At first I didn't understand why someone would want to build a fort here, other than that is was on top of a hill. But here is the reason -- the sea! You could see incoming ships (or attackers) all the way from this fortress. Seems like a pretty legit place to build a fort.
More cloud amazingness. And some cool ruins. Oh, and the Mediterranean Sea.
A few sweet panoramic pictures of the whole shebang.

An ancient Roman outhouse! Apparently the "drain" goes down into the ground and shoots out the side of the hill. Smart.
Some more ancient Roman column segments.

We hiked all the way to the other end of the fortress for some more great views. It was actually a little steep in a few places, and still 90 degrees outside. My mom made it all the way up in her Dansko missionary shoes and my dad made it all the way up in a wool suit! My heroes.
Chris on top of the world.
Another panoramic view.

El Presidente y Hermana Pace.
The end-all shot before we headed back down the hill.
On our way down we stopped in at the amphitheater. Here's a cool panoramic of the three amigos taking a load off.
And one of the stage.
Here's a show showing how they capped off the steps to prevent further deterioration, but everything is built upon the original stone.
Chris was our official water-bottle carrier. We'd fill two bottles and hand them to us, and he'd shove one in each of his back pockets on days we didn't want to carry a backpack. This worked great until we hiked a giant hill on a 90 degree day and had nothing to drink but body-temperature water, ha ha! But it worked.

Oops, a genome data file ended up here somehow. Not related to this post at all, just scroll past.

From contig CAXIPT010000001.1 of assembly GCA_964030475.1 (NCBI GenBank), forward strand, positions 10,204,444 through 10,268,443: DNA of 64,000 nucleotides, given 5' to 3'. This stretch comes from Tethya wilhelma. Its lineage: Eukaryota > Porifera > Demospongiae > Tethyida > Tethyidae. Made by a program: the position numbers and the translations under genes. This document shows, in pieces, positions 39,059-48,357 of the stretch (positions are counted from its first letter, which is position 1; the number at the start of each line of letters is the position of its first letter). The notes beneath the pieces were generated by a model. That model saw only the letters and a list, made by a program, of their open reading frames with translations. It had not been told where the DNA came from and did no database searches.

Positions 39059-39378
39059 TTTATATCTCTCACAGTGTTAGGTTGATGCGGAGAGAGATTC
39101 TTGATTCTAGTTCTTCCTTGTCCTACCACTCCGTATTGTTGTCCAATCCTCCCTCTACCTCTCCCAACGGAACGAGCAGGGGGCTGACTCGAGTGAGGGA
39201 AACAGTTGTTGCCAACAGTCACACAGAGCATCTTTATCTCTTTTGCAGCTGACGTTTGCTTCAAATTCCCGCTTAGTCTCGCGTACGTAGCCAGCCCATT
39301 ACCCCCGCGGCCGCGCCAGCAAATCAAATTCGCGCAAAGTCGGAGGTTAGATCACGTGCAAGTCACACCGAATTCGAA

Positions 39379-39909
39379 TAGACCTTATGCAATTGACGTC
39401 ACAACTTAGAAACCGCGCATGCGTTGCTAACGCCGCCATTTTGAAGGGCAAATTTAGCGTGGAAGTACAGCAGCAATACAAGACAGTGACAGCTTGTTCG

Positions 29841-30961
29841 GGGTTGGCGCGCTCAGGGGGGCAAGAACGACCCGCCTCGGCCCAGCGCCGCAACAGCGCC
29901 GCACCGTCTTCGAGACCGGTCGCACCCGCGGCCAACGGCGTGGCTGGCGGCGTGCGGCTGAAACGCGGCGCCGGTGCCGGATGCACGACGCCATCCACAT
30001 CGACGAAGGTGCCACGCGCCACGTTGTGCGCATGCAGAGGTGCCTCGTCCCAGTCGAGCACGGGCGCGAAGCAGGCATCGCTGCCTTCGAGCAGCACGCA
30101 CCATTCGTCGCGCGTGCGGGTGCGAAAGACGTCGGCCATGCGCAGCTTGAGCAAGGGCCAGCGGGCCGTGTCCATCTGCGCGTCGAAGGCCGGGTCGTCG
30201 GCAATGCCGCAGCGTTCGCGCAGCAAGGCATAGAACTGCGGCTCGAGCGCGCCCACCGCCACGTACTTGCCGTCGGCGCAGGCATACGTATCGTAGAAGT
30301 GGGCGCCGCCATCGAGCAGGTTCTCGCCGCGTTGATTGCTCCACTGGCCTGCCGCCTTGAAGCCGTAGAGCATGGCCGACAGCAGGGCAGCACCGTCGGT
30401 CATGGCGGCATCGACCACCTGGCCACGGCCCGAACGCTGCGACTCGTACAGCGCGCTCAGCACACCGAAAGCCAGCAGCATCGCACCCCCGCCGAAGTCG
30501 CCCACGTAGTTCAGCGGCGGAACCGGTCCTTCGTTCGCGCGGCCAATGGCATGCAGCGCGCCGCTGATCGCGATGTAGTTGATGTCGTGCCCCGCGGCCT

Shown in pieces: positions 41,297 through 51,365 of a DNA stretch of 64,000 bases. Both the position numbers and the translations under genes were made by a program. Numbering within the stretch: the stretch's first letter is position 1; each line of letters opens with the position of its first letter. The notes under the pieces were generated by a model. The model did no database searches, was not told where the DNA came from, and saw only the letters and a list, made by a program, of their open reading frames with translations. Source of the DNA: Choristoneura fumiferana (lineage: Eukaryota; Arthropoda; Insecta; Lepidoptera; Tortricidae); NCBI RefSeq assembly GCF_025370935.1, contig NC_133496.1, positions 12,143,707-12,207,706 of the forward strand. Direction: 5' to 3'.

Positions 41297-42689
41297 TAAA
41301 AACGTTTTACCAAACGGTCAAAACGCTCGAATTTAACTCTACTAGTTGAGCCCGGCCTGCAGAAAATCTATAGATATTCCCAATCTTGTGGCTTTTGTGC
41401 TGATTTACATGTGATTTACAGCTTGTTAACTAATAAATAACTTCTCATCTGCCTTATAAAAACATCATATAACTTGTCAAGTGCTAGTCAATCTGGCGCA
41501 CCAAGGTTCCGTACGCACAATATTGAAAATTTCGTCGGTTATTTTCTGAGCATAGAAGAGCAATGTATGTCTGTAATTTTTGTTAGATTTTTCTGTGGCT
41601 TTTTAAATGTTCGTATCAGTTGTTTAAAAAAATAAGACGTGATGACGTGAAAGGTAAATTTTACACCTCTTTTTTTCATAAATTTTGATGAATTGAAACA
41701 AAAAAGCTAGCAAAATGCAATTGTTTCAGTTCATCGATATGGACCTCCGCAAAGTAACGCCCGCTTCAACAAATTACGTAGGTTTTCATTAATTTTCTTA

After we left the amphitheater we headed down the hill towards the city and stopped at a little shop with handmade pottery, jewelry & textiles from the region. It was by far the best place for souvenirs that we found! They man who owned it was born in that very house and raised his children there. It was cool to hear about his life. I bought two amazing Spanish scarves for $10 euros a piece, and my mom bought some amazing hand-painted nesting pottery bowls for her dining table.
After we finished our souvenir shopping we noticed a church with a blue domed top and I wanted to see it. So my dad led the way and we wound our way down toward it.
It turned out to be closed so we couldn't go inside, but it was cute from the outside.

We kept on heading downhill back toward the city center where our car was parked.

When we reached our car we stopped for some ice cream to cool down and then hopped in the car and headed back to Valencia, which was about two and a half hours away.  It felt like Chris and I just asked question after question non-stop of my parents. At home when we get to call or facetime with them, it's usually 30 minutes here or 45 minutes there. I finally felt like we were able to get a good handle on the geography and the size of the mission, their responsibilities and tasks, and hear some of their amazing stories. It was just the best.

As we got close to Barcelona, we stopped at a grocery store to buy a few things to eat for the next few days, as well as some unscented laundry detergent to Mr. Sensitive (Chris). I had to take a picture of the jamon (ham) section of the grocery store. The beef & poultry were like one aisle each but the jamon was like three!
And also a picture of the amazing melons that are so yummy. I don't know what they're really called because they simply call them melon in Spanish, but they're green inside like a honeydew and taste amazing.
Then we headed to the mission home for the grand tour, to unpack and do some laundry. We ate bocadillos (sandwiches) for dinner and then we crashed pretty hard for the night. (Seems like we crashed hard every night!?)

To be continued in Barcelona & Cardona...